Dennis Miller is a pro­fessor of music in the Col­lege of Arts, Media and Design, but his latest artistic achieve­ment uses ani­ma­tion instead of sound, opening a new wave of pos­si­bil­i­ties for com­mu­ni­cating con­cepts and themes.

Sev­eral of Miller’s pieces are on dis­play on the 80-​​foot-​​tall mul­ti­screen LED out­side the Boston Con­ven­tion & Exhi­bi­tion Center as part of a public media art exhibit titled “Art on the Mar­quee.” Pre­sented by Boston Cyber­arts and the Mass­a­chu­setts Con­ven­tion Center Authority, the exhibit fea­tures video art by six Mass­a­chu­setts artists, whose work is viewed by some 10,000 vis­i­tors each day.

Dennis Miller’s art is on dis­play on the 80-​​foot screen out­side the Boston Con­ven­tion and Exhi­bi­tion Center. Photo by Dennis Miller.

Miller’s work fea­tures bold colors and geo­metric shapes, which evolve and dis­tort over time without fol­lowing a nar­ra­tive structure.

His career at North­eastern began 32 years ago with a focus on com­posing tra­di­tional acoustic music. Only later did he shift toward elec­tronic music and animation.

It’s been a dif­ferent way to approach the work,” Miller said of his foray into ani­ma­tion. “Whichever way the nar­ra­tive develops has to be purely visual. It’s a chal­lenge, but it’s a fun challenge.

The biggest rev­e­la­tion to me when I moved into imagery was the mas­sive scope of what became pos­sible,” he added. “It was not out of the ques­tion that some­thing like a film fes­tival would be inter­ested in my work. It cre­ated a lot more oppor­tu­ni­ties than just music provided.”

Part of the artistic tran­si­tion was guided by pure logis­tics: Adopting a new medium allowed Miller to dis­play his work in a variety of new set­tings, from film fes­ti­vals to public spaces. But it has also allowed him to push beyond the tra­di­tional con­fines of music and explore the fur­thest edges of his field.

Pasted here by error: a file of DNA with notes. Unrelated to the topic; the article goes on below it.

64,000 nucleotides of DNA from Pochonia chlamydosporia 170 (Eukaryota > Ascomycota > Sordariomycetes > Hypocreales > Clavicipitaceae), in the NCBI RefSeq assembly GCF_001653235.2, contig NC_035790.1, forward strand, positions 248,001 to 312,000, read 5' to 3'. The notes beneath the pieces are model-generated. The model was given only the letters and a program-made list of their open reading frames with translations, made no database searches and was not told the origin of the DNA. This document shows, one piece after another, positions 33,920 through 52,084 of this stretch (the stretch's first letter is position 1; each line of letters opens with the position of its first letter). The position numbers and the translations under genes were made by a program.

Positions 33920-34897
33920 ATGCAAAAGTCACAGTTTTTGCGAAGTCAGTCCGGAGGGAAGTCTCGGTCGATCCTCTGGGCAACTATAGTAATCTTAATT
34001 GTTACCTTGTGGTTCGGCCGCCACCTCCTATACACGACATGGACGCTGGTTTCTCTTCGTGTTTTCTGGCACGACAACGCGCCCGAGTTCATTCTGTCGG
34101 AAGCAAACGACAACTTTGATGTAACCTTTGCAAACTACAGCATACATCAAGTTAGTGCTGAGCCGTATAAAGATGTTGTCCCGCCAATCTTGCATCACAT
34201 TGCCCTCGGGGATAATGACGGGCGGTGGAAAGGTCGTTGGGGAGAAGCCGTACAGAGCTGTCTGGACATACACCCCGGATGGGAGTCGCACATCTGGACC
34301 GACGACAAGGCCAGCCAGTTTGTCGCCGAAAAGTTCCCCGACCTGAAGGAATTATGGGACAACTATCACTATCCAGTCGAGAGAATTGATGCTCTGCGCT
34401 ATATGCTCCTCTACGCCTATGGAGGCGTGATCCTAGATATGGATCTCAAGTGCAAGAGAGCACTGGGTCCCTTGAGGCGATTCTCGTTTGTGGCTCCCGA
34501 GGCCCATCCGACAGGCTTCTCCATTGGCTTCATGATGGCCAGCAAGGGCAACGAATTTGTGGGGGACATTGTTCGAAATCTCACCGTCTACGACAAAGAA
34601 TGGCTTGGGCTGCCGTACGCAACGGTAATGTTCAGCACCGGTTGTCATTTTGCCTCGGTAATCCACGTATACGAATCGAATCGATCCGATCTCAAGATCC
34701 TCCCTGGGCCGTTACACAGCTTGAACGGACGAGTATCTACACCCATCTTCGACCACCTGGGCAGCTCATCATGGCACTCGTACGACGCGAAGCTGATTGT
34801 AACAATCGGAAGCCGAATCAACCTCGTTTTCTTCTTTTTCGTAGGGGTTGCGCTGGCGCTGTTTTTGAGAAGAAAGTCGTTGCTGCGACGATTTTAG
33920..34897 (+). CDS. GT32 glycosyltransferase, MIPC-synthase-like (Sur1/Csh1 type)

Miller’s process of using ani­ma­tion to visu­ally convey themes and con­cepts is sim­ilar to his process of com­posing music, which is incor­po­rated into the majority of his work.

What I’m doing is devel­oping and orga­nizing the images the same way you might in a musical com­po­si­tion,” Miller said. “Because I’m using abstract imagery, I will often let the music guide the imagery. There’s no text, there’s no story — there’s just imagery.”

Boston, he said, has become a hotspot for dig­ital music and art, with North­eastern leading the charge. Snell Library, for example, has a bur­geoning dig­ital music and art archive, and stu­dents from across dis­ci­plines are embracing ani­ma­tion and new media classes.

It’s not some­thing you’ll find in too many other areas of Boston, so we’re becoming known for it,” Miller said.

Later this year, Miller’s art­work will be on dis­play at a Wheaton Col­lege exhi­bi­tion and at fes­ti­vals in Ger­many and else­where in Europe and Asia.

The art­work con­tinues to change as Miller con­tinues to per­fect his craft. “Large public spaces are an exciting venue for an artist, and though I’ll con­tinue to look for new oppor­tu­ni­ties, I’m always open to what­ever chal­lenges the next phone call will bring,” he said.